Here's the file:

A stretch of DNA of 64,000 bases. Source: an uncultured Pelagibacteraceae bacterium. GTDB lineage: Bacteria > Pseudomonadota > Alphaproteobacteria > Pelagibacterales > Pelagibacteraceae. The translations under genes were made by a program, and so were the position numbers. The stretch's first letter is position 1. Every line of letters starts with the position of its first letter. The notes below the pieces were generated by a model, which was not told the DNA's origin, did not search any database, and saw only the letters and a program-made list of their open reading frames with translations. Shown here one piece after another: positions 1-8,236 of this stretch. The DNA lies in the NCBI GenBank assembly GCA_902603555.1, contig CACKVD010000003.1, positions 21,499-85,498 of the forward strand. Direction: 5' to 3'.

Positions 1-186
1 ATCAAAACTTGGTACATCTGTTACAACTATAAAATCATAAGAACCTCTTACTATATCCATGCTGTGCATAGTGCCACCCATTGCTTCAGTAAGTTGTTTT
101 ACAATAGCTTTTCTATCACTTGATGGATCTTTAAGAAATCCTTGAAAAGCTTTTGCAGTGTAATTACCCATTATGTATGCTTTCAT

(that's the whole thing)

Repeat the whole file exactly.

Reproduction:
A stretch of DNA of 64,000 bases. Source: an uncultured Pelagibacteraceae bacterium. GTDB lineage: Bacteria > Pseudomonadota > Alphaproteobacteria > Pelagibacterales > Pelagibacteraceae. The translations under genes were made by a program, and so were the position numbers. The stretch's first letter is position 1. Every line of letters starts with the position of its first letter. The notes below the pieces were generated by a model, which was not told the DNA's origin, did not search any database, and saw only the letters and a program-made list of their open reading frames with translations. Shown here one piece after another: positions 1-8,236 of this stretch. The DNA lies in the NCBI GenBank assembly GCA_902603555.1, contig CACKVD010000003.1, positions 21,499-85,498 of the forward strand. Direction: 5' to 3'.

Positions 1-186
1 ATCAAAACTTGGTACATCTGTTACAACTATAAAATCATAAGAACCTCTTACTATATCCATGCTGTGCATAGTGCCACCCATTGCTTCAGTAAGTTGTTTT
101 ACAATAGCTTTTCTATCACTTGATGGATCTTTAAGAAATCCTTGAAAAGCTTTTGCAGTGTAATTACCCATTATGTATGCTTTCAT